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Sell in May and go away. That was sage advice in 2018. It has taken five years for the FTSE 100 index to approach the record it hit back then. A strong recent run of outperformance is interwoven with the biggest interest rate rises in a generation. The outlook for the cost of money will help determine whether further highs occur soon.

Pundits who wrongly conflate the City benchmark with UK plc will struggle to believe the former can be doing so well. Britain is beset by high inflation and public sector pay strikes. The current government lacks scope for radical action after its shortlived predecessor shook investor confidence with ill-judged spending plans.

The UK benchmark share index could soon hit a record high after a strong performance over the past year. High weightings of energy, materials and financial businesses, given their strong earnings, boosted the FTSE 100. In place since the Brexit vote, a steep valuation discount persists.

The reality is that the FTSE 100 is a legacy of times when the UK looked out rather than in, via the British empire, the postwar Pax Americana and finally the EU.

This means three-quarters of FTSE 100 revenues originate from overseas. For example, AstraZeneca, the UK’s largest pharma group, made less than a tenth of its revenues in the UK in 2021. The strength of the dollar against sterling is one reason for the market’s outperformance. FTSE 100 earnings rose by a third overall last year.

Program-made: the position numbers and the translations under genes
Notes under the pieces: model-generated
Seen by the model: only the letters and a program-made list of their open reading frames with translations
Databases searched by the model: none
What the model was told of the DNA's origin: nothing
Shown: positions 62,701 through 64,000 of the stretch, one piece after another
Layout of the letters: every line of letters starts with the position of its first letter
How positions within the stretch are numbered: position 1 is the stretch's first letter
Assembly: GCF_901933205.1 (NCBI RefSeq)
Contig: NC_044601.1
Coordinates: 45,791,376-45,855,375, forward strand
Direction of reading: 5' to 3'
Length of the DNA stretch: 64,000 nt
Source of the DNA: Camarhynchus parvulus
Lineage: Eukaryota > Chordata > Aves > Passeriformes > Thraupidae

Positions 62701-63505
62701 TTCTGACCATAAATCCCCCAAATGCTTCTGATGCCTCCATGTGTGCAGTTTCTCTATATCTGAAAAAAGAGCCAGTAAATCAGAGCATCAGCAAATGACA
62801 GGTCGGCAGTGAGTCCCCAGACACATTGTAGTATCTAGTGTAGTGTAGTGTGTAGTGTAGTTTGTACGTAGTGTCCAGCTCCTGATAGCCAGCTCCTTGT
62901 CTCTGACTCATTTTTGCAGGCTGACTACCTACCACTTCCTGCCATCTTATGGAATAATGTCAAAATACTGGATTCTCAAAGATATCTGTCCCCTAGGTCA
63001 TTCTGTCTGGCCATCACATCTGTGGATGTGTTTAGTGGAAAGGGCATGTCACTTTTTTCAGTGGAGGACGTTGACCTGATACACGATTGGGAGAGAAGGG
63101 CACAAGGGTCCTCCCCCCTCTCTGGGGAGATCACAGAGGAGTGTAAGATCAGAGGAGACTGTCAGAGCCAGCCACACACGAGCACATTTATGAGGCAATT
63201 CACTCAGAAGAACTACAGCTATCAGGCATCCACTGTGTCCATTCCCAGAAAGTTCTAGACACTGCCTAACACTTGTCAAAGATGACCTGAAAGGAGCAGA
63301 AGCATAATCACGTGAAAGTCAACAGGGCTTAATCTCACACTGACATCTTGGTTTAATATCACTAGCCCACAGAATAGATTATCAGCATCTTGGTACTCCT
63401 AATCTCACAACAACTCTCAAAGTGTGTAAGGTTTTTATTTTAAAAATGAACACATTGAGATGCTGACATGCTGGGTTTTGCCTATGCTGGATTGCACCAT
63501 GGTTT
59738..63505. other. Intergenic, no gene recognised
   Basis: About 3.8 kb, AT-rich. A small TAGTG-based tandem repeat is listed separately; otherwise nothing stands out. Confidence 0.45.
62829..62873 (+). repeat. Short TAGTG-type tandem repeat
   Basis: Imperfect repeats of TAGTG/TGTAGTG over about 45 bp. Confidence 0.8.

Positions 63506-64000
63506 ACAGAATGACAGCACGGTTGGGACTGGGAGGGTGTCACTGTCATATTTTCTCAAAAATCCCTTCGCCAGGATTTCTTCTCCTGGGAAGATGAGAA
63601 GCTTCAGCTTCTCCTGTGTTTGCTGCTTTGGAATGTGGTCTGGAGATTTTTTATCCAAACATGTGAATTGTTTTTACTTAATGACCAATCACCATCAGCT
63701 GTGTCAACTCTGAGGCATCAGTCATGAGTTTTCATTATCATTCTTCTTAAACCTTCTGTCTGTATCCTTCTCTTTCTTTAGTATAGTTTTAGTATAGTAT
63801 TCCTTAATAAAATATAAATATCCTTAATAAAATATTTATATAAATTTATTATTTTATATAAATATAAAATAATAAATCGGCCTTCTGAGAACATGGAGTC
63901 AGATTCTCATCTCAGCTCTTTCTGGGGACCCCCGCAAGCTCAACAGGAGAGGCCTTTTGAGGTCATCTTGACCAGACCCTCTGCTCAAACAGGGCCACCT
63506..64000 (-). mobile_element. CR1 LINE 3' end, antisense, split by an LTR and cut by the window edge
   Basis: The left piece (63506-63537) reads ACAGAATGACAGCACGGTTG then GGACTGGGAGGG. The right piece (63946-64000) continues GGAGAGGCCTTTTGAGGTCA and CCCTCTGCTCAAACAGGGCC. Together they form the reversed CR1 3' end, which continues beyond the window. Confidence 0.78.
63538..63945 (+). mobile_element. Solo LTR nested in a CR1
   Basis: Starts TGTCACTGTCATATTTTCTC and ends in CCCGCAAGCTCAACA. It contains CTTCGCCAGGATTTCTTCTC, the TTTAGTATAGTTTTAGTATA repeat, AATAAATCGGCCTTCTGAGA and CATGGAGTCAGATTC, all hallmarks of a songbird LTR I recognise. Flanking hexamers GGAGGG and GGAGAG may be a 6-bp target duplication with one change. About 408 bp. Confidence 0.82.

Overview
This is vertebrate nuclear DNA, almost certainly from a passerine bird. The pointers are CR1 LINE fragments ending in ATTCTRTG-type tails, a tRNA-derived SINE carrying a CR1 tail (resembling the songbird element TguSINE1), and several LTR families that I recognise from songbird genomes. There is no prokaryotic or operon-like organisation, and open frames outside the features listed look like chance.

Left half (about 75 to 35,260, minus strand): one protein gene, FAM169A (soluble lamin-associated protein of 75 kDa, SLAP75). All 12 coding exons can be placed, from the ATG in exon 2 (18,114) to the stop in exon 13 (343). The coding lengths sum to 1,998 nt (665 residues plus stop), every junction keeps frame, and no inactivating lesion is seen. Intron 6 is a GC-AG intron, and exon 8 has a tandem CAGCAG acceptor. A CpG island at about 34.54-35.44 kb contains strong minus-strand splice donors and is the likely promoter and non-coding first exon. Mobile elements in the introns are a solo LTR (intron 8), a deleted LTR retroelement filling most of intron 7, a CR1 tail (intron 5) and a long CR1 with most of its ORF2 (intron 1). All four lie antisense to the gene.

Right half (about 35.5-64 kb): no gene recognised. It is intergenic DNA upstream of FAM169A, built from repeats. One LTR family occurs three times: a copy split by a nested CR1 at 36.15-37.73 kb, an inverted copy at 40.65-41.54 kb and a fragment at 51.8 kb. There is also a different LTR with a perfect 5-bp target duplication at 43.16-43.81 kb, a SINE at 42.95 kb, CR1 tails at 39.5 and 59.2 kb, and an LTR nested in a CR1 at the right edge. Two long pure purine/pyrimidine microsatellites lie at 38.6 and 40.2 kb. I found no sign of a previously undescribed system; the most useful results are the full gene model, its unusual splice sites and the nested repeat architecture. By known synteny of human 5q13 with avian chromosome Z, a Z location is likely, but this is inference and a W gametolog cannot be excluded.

Other macro factors have helped. Soaring prices for energy and metals benefited almost a quarter of the index’s capitalisation. Glencore mines coal and oil majors Shell and BP pump oil. Higher interest rates have meanwhile boosted near-one fifth of the index that are financial businesses.

Inflation is expected to cool and rate rises to slow. Energy prices have already moderated. A global downturn would be bad for miners. That would also flatten the trajectory of rates. FTSE earnings are at higher risk of downgrades, than, say, US rate-deflated US tech stocks

The consequence would be a widening of a UK Brexit discount. This has narrowed to 15 per cent on a forward earnings basis to Europe.

What UK investors would salvage is the knowledge that the FTSE 100 can be usefully defensive. The UK’s main index has decorrelated from US and Asian benchmarks, even as the UK has disconnected from the EU.

The Lex team is interested in hearing more from readers. Please tell us what you think of the FTSE 100 in the comments section below.

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